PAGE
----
Mental capacity is the term given to define when a person is capable of understanding and making decisions. It is specific to the time and decision being made.
Before you can enter into contracts to purchase or sell assets or to give instructions about a house sale to be dealt with, whether it is appropriate to engage in court action to recover assets or to participate in divorce proceedings – these are all decisions which require mental capacity to give instructions. If you don’t fully understand the implications of what you are doing, you cannot create a binding agreement to do the act in question. The people you are dealing with may want assurance you can enter into the agreement by asking for an assessment of capacity.
Principles of the Mental Capacity Act 2005
1) Presumption of capacity: The core assumption is that you are deemed to have capacity to make a decision unless there is evidence you do not understand the issues.
2) Supporting individuals to make their own decisions: Attempts must be made to help an individual to participate in the decision-making process. Capacity is assessed on a time and decision specific basis and so – you may understand that you would like to buy presents for particular people at Christmas, but do you understand the implications of such expenditure on your overall wealth? You may prefer to live in your home for as long as you are able to, but do you understand the risks that can be associated with that decision?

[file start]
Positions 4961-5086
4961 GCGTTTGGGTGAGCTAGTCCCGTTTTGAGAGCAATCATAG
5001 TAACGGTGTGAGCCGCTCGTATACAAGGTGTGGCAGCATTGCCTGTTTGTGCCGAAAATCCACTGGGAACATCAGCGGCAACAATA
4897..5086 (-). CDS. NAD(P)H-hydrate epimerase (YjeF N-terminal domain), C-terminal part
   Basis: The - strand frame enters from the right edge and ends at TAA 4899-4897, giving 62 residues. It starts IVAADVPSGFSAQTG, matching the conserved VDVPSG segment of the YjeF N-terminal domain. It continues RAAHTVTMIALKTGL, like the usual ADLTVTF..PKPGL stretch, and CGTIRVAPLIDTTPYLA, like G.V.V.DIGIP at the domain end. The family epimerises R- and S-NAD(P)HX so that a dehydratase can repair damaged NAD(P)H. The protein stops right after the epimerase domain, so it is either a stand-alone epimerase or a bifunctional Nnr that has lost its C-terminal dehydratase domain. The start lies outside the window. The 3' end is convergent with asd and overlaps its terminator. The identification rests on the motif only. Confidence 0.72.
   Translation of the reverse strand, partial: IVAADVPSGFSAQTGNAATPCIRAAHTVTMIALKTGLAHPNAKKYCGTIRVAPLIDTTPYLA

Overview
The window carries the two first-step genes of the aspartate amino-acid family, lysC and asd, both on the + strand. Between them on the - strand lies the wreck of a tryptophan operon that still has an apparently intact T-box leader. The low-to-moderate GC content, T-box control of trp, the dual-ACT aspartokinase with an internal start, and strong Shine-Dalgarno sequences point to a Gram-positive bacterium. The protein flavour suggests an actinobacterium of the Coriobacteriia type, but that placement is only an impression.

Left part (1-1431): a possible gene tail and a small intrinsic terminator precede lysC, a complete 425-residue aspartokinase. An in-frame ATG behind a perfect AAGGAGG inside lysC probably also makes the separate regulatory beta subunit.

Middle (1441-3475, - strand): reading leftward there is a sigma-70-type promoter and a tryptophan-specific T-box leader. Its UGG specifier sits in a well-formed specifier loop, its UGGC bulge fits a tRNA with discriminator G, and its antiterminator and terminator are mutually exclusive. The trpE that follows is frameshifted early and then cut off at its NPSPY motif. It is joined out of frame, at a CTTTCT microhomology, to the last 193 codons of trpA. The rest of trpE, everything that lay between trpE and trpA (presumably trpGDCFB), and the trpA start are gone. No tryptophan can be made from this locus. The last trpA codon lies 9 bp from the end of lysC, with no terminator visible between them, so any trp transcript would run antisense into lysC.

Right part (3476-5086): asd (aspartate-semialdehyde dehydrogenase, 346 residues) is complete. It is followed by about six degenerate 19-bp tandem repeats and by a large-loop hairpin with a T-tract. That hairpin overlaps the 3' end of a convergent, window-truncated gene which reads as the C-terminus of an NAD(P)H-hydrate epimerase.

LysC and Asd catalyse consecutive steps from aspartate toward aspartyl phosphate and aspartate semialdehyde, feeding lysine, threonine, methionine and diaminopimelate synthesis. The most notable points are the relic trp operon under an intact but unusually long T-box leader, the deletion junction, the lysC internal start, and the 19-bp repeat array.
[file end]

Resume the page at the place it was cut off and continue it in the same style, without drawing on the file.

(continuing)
Capacity can fluctuate – for example, a urinary tract infection can impact on a person’s capacity to make decisions until the infection has been cleared. Post operative problems can arise with older people where general anaesthetics have been given. With many, this may be temporary confusion which clears. Some people can make decisions in the morning but not in the afternoon and vice versa.
3) Freedom to make unwise decisions: An unwise decision does not mean you lack capacity necessarily.
4) Acting in your best interests: If someone has to make a decision for you, they must make it in your best interests, considering your views (past and present).
5) Least restrictive option: The choice must be the least restrictive of your options. For example, if you became less mobile, enabling use of a wheelchair would be a less restrictive option than being bed-bound. Selling your house if you have other money will stop you returning home if your health recovers, so perhaps renting it out as an interim measure, would be more appropriate.
Assessing mental capacity
Before trying to assess someone’s capacity, you must understand the decisions that need to be made. In most cases there is a legal test but the opinions and views of doctors on the ability of a person to process the information to make the legal decision is important.
Capacity can be complex, but in some cases surprisingly easy to resolve. The fact that someone is blind or has hearing difficulties does not mean they do not have capacity to make decisions.
Capacity is core to many decisions that need to be made when working with local authorities, doctors and courts. We are experienced in dealing with capacity assessments of all kinds and can support best interest processes.